New Year Marks Milestone for ISLE Program
Story posted December 28, 2006
The Intercollegiate Sri Lanka Education (ISLE) Program is celebrating its Silver Jubilee in early January. Since 1982, nearly 400 students from the United States have studied in Sri Lanka through this program. Students come from eight colleges: Bates, Bowdoin, Carleton, Colby, Grinnell, Holy Cross, Swarthmore, and Whitman.
Representatives from the affiliated colleges will travel to Sri Lanka for several days of Silver Jubilee events. Bowdoinís delegation includes President Barry Mills and his wife, John Holt (Consultant, ISLE Faculty Board Executive Committee) and Sree Padma Holt (ISLE Administrative Director).
They will arrive in Sri Lanka next week and will attend presentations by ISLE faculty at the University of Peradeniya, and each will stay for one night with one of the programís home-stay families, so they may experience firsthand one of the most important aspects of the ISLE Program.
The campus is not near areas of violence associated with the ongoing civil war in the country. Sree Padma Holt says the fact the ISLE Program has run for 25 years despite the war speaks to careful planning and oversight. "A successful academic program can be sustained under difficult conditions with the cooperation of the faculty, administrators, and students," says Holt.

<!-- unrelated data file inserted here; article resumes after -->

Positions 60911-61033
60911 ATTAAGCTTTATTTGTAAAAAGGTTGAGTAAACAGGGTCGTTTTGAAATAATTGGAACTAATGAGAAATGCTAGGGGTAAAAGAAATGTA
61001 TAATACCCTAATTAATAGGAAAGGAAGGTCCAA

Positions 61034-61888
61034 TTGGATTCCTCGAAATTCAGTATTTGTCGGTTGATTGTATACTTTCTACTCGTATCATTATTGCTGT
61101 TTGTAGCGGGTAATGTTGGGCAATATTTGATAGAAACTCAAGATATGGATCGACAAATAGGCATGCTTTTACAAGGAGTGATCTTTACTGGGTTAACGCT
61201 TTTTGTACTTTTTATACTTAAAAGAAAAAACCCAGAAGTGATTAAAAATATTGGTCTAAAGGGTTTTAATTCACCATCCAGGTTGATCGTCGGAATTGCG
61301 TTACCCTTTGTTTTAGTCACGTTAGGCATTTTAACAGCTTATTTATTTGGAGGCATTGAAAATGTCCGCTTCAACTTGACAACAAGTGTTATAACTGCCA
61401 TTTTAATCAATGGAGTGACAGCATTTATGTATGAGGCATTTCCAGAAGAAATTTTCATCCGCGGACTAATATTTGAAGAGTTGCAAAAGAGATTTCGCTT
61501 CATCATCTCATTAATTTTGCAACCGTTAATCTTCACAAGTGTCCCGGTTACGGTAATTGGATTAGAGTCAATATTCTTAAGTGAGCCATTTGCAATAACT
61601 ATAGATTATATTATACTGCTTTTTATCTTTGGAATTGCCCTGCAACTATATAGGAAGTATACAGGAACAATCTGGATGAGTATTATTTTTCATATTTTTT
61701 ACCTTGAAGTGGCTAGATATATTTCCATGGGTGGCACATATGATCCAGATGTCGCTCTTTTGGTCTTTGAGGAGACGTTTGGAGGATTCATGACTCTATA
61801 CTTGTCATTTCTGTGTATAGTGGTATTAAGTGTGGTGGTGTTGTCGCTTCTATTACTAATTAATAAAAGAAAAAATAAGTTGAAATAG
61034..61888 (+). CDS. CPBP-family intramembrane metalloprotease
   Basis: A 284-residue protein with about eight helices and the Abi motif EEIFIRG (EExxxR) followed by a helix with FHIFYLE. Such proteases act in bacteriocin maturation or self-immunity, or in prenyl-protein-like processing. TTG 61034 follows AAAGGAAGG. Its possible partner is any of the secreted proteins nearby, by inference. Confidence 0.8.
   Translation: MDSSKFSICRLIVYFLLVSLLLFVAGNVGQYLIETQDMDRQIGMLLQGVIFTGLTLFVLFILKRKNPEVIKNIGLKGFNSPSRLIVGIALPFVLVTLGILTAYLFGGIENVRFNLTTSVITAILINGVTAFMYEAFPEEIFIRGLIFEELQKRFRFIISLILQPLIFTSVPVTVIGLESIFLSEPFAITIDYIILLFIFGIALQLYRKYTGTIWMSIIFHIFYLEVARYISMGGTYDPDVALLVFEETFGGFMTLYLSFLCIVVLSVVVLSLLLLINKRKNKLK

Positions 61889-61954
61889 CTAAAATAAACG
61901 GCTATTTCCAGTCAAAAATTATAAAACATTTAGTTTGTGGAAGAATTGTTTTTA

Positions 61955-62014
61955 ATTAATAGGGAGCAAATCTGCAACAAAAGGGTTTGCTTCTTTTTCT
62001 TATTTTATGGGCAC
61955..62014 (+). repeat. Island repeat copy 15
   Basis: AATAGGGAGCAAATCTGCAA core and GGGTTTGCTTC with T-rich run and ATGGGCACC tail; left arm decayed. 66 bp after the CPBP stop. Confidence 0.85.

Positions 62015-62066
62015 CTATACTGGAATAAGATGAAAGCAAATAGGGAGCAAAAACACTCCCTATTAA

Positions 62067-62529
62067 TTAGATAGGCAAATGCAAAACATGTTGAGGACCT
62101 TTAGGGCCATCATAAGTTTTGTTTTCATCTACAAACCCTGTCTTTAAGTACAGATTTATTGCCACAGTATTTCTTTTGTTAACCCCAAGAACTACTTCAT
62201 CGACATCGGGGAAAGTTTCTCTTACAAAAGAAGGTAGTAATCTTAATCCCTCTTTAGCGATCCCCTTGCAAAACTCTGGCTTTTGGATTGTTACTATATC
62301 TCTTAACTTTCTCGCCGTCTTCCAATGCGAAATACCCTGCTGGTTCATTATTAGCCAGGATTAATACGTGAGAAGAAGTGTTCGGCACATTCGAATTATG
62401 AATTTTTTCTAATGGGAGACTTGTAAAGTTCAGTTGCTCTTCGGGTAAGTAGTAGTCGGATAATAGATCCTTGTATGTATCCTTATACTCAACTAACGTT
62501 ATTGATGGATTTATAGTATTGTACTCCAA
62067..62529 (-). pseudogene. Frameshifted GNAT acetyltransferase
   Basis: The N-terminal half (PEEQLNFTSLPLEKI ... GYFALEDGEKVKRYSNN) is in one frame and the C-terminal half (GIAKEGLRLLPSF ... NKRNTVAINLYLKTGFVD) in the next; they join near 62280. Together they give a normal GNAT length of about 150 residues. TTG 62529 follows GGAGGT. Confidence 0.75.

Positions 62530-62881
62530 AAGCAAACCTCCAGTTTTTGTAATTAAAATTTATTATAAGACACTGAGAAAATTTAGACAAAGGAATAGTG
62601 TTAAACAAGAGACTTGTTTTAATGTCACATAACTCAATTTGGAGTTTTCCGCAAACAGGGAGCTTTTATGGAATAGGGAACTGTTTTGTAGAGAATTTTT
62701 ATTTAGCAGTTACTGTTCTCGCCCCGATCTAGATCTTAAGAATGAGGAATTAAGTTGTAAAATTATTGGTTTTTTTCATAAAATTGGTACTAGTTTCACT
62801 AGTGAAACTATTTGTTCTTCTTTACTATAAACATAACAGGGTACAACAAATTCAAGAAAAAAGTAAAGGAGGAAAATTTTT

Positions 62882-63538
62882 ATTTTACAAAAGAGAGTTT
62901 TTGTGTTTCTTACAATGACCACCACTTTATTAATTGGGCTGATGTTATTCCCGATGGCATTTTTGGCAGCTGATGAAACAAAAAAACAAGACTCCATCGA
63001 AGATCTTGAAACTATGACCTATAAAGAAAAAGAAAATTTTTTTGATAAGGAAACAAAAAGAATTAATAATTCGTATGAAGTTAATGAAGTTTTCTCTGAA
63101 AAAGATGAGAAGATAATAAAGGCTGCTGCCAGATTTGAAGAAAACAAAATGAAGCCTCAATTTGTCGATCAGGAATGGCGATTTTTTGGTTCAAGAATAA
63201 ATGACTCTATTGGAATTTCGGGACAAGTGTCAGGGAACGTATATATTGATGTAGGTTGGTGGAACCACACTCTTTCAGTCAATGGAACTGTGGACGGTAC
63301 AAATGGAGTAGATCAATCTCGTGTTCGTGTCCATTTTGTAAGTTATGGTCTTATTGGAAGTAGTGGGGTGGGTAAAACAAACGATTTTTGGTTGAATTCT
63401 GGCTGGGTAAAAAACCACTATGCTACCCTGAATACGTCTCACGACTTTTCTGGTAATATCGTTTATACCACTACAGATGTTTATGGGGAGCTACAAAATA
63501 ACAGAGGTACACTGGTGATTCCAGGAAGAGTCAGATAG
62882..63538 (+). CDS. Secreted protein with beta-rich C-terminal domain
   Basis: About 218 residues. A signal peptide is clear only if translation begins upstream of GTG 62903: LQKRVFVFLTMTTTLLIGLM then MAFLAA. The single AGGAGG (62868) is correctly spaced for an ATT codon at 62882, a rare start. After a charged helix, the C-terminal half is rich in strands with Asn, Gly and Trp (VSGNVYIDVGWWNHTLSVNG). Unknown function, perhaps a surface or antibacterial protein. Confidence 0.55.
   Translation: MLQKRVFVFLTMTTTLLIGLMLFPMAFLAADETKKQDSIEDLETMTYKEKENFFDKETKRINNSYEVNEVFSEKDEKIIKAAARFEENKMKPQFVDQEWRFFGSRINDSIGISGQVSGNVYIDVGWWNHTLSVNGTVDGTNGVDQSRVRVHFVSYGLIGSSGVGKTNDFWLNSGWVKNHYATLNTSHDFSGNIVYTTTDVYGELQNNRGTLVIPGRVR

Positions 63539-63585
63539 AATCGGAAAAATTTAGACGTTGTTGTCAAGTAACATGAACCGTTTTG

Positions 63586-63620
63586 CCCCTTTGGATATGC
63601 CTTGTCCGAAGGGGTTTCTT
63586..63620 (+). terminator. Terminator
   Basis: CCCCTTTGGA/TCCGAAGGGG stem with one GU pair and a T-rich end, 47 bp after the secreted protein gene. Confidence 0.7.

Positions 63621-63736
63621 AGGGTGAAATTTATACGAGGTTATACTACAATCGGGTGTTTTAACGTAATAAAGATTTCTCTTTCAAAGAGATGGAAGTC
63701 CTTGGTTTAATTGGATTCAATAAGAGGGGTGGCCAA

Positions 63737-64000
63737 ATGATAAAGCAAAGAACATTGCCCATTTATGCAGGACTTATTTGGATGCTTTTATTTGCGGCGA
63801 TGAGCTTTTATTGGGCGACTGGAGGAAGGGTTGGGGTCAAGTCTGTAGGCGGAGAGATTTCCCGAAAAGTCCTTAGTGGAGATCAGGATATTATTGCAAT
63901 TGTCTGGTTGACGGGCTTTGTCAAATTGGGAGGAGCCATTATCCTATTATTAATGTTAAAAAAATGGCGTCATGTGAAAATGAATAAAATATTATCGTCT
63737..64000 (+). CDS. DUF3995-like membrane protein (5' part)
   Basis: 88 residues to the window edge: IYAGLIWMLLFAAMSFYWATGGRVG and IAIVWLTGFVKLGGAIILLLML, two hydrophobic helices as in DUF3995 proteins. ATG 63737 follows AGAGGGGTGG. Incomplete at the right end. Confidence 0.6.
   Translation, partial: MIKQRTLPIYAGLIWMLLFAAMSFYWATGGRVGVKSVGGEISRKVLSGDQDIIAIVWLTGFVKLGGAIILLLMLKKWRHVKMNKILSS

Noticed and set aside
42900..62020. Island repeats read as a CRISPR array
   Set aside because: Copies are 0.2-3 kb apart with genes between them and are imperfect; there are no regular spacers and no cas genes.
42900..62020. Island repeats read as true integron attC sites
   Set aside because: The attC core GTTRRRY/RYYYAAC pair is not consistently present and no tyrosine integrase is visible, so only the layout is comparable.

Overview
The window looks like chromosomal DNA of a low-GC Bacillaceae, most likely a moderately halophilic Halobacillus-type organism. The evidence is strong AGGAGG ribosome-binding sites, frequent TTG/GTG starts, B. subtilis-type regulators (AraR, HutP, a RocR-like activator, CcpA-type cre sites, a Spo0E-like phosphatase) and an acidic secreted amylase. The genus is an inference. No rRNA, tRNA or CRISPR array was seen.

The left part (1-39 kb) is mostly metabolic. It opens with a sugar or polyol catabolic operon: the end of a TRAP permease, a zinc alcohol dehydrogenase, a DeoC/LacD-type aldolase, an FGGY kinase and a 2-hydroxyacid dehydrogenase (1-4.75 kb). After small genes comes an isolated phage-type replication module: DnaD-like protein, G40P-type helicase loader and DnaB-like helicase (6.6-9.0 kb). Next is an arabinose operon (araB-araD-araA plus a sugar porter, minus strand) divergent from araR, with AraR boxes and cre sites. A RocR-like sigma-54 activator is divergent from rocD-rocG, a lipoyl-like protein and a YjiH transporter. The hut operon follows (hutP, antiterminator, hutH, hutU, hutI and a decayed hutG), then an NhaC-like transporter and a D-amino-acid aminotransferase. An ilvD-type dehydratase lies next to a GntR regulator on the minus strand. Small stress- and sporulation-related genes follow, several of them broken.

The program started in 1980, when five professors specializing in South Asian religions — John Strong from Bates, John Holt from Bowdoin, Bardwell Smith from Carleton, Yeager Hudson from Colby, and Lowell Bloss from Hobart William Smith — discussed starting a study-abroad program, with Buddhism as its focus, for undergraduate students in Sri Lanka. Sri Lanka is the home of the oldest continuous Buddhist civilization in South Asia. A year later, the discussions took the shape of a constitutional draft by John Holt under the name of Intercollegiate Sri Lanka Education (ISLE) Program. On behalf of Bowdoin College, Dean of the College Robert Wilhelm agreed that Bowdoin would be the agency college for the ISLE Program. Professor Bloss directed the first program in the fall of 1982 with 17 students recruited from the five member schools.
The ISLE programís directors say the efforts of the programís dedicated staff and caring host families change the lives of their students by maturing them intellectually and culturally, by giving them memorable experiences and by providing perspective and focus.
"As a developing country in terms of its political economy, students see firsthand, rather than just on the theoretical level, the nature of problems at hand," says Holt. "Because they take courses in a variety of disciplines, their understanding of the country's problems is not simply reductionistic, but takes into account a variety of factors — language, religion, politics, economy, ethnicity, history."
As it enters its next 25 years, ISLE is thriving, and those who administer the program say they have hopes of expanding and adding other institutions to its consortium.
« Back | Campus News | Academic Spotlight | | Subscribe to Bowdoin News by Email